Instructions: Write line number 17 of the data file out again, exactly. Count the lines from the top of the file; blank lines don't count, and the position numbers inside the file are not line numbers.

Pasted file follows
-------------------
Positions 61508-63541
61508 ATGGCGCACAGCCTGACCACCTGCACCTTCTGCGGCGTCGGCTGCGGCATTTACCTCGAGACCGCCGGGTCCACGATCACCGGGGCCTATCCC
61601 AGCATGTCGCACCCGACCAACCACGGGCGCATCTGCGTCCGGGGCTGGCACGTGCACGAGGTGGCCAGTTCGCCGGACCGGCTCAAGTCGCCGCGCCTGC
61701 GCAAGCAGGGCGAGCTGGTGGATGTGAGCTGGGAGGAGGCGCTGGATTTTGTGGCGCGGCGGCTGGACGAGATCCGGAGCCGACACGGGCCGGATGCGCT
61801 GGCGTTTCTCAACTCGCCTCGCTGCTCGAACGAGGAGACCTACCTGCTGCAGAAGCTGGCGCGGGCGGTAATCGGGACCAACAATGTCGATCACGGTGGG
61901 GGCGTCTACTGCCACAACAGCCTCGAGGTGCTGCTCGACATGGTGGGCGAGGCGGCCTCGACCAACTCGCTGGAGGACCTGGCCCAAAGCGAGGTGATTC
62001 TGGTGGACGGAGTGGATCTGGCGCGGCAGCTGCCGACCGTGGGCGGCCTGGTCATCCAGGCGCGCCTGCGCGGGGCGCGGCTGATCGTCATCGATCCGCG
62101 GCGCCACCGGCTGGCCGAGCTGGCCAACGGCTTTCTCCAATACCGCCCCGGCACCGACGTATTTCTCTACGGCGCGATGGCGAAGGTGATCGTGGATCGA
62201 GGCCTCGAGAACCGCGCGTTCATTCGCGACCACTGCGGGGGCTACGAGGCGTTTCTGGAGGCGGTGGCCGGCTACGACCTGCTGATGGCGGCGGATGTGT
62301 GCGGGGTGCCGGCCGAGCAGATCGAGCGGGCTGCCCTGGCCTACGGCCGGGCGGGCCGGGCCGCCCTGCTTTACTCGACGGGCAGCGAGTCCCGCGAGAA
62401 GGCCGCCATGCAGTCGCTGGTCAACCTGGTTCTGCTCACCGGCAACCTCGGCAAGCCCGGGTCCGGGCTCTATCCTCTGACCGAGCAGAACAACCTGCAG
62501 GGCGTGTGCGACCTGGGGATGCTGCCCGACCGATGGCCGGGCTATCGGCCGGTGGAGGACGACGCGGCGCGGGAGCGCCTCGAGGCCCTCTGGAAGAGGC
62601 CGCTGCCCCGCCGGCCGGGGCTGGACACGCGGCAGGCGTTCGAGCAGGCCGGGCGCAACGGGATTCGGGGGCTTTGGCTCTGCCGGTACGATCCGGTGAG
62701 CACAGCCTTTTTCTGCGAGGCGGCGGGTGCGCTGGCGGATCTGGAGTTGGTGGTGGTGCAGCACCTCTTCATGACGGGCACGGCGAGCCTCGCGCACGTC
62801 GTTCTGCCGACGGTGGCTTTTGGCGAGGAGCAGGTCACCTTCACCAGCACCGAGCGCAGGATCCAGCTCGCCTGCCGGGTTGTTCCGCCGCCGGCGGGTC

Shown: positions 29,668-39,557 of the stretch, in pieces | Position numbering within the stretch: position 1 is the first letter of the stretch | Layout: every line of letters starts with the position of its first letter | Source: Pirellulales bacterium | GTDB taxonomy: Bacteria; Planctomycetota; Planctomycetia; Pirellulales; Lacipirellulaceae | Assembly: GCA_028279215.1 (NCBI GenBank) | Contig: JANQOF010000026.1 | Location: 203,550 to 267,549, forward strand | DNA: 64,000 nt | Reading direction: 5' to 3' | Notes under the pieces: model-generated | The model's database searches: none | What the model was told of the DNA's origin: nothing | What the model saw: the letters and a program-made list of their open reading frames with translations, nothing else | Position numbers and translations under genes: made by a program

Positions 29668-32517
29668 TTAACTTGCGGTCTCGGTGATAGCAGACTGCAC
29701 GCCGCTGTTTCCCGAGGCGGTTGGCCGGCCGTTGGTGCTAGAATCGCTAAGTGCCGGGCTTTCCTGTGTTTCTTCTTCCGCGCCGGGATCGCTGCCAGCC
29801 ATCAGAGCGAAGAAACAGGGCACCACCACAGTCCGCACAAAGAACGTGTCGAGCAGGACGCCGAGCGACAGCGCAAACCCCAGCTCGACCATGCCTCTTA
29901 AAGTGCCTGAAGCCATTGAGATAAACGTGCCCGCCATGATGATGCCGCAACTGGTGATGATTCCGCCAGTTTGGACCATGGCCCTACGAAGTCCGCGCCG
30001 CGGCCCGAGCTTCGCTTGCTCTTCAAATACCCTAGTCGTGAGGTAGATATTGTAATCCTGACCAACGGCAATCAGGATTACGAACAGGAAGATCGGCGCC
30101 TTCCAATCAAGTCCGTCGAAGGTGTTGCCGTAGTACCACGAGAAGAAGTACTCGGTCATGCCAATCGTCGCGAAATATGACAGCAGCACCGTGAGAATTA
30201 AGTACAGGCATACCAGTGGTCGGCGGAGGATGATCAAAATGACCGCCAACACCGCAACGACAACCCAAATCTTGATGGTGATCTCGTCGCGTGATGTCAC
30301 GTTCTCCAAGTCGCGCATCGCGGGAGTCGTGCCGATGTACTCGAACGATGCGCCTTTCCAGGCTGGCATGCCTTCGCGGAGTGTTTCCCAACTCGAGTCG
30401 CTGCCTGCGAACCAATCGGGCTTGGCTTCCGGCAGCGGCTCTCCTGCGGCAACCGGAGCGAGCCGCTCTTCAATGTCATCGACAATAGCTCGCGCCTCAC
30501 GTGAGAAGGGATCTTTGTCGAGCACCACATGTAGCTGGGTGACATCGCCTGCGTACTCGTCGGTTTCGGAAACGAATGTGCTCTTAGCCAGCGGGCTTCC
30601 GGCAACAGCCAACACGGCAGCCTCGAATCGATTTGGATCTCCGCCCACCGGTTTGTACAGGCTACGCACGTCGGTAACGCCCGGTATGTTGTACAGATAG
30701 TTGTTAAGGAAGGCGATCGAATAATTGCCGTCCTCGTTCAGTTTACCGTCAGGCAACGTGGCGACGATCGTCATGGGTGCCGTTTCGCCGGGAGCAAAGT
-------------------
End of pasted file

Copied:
Positions 29668-32517